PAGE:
Tuesday, December 28, 2004

Jay's conservative nationalism

I always like finding examples of genuinely conservative thought in history. It makes a nice change to be able to present these gems, rather than to be always a critic of liberalism.

So I was pleased to find the following piece of writing by John Jay, who was a Founding Father of America and the first Chief Justice of the United States. Jay wrote that,

It has often given me pleasure to observe that independent America was not composed of detached and distant territories, but that one connected, fertile, widespreading country was the portion of our western sons of liberty. Providence has in a particular manner blessed it with a variety of soils and productions, and watered it with innumerable streams, for the delight and accommodation of its inhabitants. A succession of navigable waters forms a kind of chain round its borders, as if to bind it together; while the most noble rivers in the world, running at convenient distances, present them with highways for the easy communication of friendly aids, and the mutual transportation and exchange of their various commodities.

With equal pleasure I have often taken notice that Providence has been pleased to give this one connected country to one united people - a people descended from the same ancestors, speaking the same language, professing the same religion, attached to the same principles of government, very similar in their manners and customs, and who, by their joint counsels, arms, and efforts, fighting side by side throughout a long and bloody war, have nobly established general liberty and independence.

This country and this people seem to have been made for each other, and it appears as if it was the design of Providence, that an inheritance so proper and convenient for a band of brethren, united to each other by the strongest ties, should never be split into a number of unsocial, jealous and alien sovereignties.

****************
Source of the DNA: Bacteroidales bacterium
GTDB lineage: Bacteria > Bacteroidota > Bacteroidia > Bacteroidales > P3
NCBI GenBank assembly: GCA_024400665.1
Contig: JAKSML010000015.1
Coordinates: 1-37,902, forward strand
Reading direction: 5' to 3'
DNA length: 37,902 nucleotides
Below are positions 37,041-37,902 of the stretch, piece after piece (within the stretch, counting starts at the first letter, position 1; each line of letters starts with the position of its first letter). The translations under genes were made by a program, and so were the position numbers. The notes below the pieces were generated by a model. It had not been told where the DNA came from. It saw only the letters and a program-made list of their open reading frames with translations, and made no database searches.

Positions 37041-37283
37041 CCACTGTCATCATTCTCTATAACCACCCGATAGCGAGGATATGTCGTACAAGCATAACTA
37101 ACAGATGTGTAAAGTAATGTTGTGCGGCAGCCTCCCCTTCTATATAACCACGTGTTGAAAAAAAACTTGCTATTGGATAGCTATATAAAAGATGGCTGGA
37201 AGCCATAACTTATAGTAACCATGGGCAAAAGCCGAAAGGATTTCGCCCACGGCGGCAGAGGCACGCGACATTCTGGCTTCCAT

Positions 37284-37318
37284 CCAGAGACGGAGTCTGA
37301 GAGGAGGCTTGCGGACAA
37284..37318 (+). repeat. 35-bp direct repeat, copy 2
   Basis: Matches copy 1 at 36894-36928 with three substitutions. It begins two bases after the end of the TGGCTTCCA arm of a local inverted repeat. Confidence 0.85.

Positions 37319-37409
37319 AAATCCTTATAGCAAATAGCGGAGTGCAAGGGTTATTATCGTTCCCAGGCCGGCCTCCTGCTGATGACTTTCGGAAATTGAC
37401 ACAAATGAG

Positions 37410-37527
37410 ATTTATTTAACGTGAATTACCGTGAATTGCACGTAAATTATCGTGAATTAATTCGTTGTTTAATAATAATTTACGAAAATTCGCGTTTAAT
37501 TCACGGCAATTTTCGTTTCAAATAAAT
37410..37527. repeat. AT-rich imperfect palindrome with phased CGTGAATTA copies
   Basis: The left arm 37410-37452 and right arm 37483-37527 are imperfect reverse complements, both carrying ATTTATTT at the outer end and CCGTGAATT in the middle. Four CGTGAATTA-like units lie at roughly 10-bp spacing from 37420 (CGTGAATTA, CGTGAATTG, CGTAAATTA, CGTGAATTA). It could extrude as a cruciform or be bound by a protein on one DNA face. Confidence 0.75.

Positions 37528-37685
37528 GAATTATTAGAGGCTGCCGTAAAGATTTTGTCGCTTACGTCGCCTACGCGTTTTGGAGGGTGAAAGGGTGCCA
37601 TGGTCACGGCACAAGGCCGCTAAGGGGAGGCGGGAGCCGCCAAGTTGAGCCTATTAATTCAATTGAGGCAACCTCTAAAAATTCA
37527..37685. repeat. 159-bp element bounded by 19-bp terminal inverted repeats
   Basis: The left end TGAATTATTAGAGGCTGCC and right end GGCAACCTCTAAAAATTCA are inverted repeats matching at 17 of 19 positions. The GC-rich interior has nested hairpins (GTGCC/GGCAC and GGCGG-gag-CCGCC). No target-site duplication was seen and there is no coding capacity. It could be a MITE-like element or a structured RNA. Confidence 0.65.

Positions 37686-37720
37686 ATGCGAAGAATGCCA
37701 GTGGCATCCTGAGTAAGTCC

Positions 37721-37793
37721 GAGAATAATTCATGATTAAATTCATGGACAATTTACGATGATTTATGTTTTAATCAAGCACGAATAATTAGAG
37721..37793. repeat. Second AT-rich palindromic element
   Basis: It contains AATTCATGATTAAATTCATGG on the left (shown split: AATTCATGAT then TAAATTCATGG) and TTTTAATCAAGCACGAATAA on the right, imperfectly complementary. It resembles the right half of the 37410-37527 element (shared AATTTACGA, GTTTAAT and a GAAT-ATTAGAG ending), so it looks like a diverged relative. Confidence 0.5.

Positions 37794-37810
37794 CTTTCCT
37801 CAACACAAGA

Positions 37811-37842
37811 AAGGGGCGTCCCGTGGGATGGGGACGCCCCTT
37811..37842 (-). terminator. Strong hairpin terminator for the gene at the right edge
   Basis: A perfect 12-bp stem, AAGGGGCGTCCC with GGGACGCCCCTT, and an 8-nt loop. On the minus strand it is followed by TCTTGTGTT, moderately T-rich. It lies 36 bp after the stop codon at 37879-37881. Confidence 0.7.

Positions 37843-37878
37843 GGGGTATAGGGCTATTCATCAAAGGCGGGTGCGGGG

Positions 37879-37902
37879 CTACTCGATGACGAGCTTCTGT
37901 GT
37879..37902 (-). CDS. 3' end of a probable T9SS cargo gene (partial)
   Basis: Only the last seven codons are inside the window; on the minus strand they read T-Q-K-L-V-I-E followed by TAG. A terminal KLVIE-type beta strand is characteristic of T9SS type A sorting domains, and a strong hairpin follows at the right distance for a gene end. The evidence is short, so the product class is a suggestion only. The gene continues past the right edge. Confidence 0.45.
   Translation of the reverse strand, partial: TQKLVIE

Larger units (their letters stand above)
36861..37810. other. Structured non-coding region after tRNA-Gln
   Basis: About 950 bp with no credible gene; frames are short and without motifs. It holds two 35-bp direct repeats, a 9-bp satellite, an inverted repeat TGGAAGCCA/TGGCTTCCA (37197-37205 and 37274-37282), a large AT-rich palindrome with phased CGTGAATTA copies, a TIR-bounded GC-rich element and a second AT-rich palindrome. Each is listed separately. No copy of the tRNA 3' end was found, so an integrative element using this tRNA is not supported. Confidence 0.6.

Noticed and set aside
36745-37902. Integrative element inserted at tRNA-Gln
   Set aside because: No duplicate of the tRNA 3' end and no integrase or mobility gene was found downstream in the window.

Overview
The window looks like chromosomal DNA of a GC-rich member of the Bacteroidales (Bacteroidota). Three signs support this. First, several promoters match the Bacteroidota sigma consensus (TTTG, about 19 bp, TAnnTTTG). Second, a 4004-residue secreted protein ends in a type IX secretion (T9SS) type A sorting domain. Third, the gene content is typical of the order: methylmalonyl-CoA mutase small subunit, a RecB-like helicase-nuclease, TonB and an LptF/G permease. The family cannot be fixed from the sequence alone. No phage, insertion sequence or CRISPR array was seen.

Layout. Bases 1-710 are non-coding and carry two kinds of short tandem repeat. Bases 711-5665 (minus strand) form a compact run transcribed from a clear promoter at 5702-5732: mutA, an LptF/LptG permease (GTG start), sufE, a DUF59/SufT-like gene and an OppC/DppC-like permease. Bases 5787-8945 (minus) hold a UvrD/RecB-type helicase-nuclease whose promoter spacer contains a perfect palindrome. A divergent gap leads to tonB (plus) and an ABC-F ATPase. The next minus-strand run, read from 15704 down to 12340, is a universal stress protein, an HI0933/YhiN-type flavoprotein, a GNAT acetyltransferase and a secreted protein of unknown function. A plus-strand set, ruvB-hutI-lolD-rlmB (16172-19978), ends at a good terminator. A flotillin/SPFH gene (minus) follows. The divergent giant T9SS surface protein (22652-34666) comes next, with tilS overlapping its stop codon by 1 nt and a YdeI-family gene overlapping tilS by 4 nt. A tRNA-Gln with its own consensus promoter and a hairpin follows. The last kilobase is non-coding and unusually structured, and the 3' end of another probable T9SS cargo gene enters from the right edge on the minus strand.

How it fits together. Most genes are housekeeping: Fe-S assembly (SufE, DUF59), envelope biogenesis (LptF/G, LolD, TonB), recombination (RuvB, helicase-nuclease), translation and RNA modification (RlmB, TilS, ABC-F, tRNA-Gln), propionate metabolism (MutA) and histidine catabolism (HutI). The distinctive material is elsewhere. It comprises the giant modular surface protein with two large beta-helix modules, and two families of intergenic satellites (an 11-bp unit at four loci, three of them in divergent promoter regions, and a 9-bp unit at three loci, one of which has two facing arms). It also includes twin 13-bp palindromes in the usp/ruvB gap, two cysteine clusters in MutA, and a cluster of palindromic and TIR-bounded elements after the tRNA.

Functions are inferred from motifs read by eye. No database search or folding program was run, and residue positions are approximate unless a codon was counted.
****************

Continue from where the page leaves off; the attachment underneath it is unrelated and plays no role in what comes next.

Jay is very clearly upholding the benefits of an ethnic nationalism. For him it is important that people be "united to each other by the strongest ties" which include having the same ancestry, language, religion, manners and customs, form of government, as well as a shared history of sacrifice. Jay considers it a providential blessing that America is to be ethnically, as well as geographically, connected and bound together as a nation.

What went wrong? Jay's traditional understanding of nationalism did not survive the inroads of liberal ideology. Liberals believe that to be fully human we must be free to create ourselves by our own will and reason. Therefore, they don't like the idea that something as important as national identity should depend on an inherited ethnicity, which is something that lies outside of individual will.

Hence the liberal hostility to ethnic nationalism, and hence the liberal preference for forms of identity which are "fluid," "complex" and "diverse" (since fluid, complex and diverse forms of identity can be "individually negotiated").

For a little sample of the way that academic liberals talk about such matters, consider Michelle Lee's assertion that "identity must be seen as much more fluid and as crossing boundaries rather than being defined by them" or Mary Kalantzis who claims that,

Instead of a nation as it might be represented through some 'distinctively Australian' essence, the essence of a postnationalist common purpose is creative and productive life of boundary crossing, multiple identities, difficult dialogues, and the continuous hybrid reconstruction of ourselves. This is the new reality of Australian identity, multicultural and multilingual.

Note the great phrase "continuous hybrid reconstruction of ourselves." It sounds like academic gibberish, but it encloses an important meaning for liberals: that our identity has to be kept open to an active, individual self-creation. And this is exactly what John Jay's conservative vision of a people unified by a common ethnicity (understood in the broadest terms) does not allow.

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